Lee Perry has long been one of the few Jamaican artists that will sell to a cross over audience with no great difficulty. This month has seen the release of a book, Lee Scratch Perry – Kiss Me Neck, and a double CD, Lee Perry – The Black Ark Years, that celebrate his works.
Jeremy Collingwood’s book tells the story of Lee Perry from the earliest days of his involvement in the Kingston music scene through to his life in Switzerland. It then presents an exhaustive looking discography of records with a Perry involvement, either as artist, producer or something more tenuous. Illustrations throughout set the tone with old adverts and press cuttings, pictures of the artists and then doezens of label illustrations.
The first part is clearly written and gives an excellent overview of Perrys life. Whereas David Katz’s People Funny Boy gave the comprehensive and definitive account of Lee Perry’s life Collingwood gives us an abbreviated version clearly structured chronologically. Don’t expect amazing insights and revelations but as a moderate sized potted history this works fine.
The discography takes up the larger part of this publications near 300 page with listings and notes on literally thousands of works with a Lee Perry involvement, divided into sections for UK releases, Jamaican releases, 7″, 12″ and so on this is an obsessives dream and is likely to be the part that many buyers return to again and again.
The only significant let down of this publication is that the pictures, including the hundreds of label illustrations, are all in black and white. Though this is understandable as full colour would have been prohibitively expensive, black and white really fails to do them justice and leaves you with a feeling that it could have been so much better.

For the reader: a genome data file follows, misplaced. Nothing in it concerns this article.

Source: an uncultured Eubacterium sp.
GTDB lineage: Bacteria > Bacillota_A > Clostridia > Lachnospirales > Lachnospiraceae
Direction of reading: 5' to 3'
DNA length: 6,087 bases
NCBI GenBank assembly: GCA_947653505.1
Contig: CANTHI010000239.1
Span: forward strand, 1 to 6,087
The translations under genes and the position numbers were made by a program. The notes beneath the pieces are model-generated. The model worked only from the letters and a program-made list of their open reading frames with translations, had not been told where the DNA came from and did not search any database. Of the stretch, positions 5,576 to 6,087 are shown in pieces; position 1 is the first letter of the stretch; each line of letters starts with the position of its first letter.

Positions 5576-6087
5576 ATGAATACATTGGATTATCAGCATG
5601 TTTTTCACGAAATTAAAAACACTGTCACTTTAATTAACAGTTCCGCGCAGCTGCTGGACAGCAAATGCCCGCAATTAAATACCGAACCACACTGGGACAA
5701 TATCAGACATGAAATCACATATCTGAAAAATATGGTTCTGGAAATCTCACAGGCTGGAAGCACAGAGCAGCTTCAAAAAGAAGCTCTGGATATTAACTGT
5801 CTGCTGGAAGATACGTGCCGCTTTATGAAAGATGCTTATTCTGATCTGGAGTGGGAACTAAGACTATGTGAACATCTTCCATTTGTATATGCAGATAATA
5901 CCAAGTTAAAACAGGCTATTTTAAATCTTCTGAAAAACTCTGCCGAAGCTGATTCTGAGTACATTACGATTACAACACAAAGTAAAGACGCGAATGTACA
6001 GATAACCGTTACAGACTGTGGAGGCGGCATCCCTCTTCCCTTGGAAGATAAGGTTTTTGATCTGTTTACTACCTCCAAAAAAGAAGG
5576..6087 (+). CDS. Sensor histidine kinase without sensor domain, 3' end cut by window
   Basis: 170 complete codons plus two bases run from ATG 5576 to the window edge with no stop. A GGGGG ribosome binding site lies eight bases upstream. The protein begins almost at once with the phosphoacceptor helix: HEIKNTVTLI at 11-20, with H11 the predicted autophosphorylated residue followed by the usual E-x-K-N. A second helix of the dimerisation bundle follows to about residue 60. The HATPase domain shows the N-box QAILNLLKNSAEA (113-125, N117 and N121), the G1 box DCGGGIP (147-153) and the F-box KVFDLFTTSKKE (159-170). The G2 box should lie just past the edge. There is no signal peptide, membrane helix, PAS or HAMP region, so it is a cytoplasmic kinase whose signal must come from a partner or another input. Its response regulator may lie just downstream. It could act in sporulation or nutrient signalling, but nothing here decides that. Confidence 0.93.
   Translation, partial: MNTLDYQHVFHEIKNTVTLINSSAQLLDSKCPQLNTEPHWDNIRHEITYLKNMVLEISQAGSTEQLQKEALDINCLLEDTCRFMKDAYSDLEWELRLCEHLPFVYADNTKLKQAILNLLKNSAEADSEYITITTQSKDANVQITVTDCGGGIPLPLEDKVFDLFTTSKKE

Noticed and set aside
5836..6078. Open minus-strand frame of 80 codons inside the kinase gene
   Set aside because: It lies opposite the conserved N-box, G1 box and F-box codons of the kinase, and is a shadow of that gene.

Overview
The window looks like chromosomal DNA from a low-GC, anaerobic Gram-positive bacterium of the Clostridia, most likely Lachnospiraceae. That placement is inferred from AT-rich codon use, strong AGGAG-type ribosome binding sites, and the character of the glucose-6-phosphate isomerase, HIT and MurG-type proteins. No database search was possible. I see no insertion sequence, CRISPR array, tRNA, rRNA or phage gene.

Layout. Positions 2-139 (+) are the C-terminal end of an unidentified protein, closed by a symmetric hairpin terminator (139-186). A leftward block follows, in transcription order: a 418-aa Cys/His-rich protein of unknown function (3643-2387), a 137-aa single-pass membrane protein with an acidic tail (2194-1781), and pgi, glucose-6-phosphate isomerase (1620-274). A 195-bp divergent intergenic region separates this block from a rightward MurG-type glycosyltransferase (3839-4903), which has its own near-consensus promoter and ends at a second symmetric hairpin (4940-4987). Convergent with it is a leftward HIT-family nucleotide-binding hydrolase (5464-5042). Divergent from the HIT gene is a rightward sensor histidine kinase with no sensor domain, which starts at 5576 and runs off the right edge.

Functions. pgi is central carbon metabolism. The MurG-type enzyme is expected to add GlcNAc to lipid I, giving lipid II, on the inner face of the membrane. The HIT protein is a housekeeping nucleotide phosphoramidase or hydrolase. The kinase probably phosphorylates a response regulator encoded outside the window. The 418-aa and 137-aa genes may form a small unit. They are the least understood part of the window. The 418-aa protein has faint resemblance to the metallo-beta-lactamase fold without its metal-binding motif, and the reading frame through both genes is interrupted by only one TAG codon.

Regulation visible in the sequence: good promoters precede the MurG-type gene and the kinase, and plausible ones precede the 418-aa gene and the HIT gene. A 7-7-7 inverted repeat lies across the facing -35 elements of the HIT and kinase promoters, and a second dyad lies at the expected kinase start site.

Kiss Me Neck is released by Cherry Red books and is selling for Â£14.99.
A perfectly timed musical accompaniment to the above is Lee Scratch Perry – The Black Ark Years: The Jamaican 7″s. A two CD compilation of 70’s classics and the odd obscurity out of Perry’s Washington Gardens HQ courtesy of Trojan/Universal.
There was a time when I’d have said that the very last thing the world needs is another compilation of Lee Perry’s 74-78 productions complete with the likes of Max Romeo – War In A Babylon (Sipple Out Deh), Junior Murvin – Police And Thieves and Junior Byles – Curley Locks, but times have changed and it’s been a while since a serious compilation of this material was released. Many people won’t have the older compilations that gathered this material before anyway, and if so then they will need this.
This set is well compiled and gives an excellent overview of the period in question with big hits, version excersions and the odd obscurity for good measure. It’s not definitive like the legendary Arkology set was and may not excite seasoned collectors like the recent Pressure Sounds Dubplate CD but it does what it sets out to do and does it very very well. At only Â£7 it’s hard to go wrong.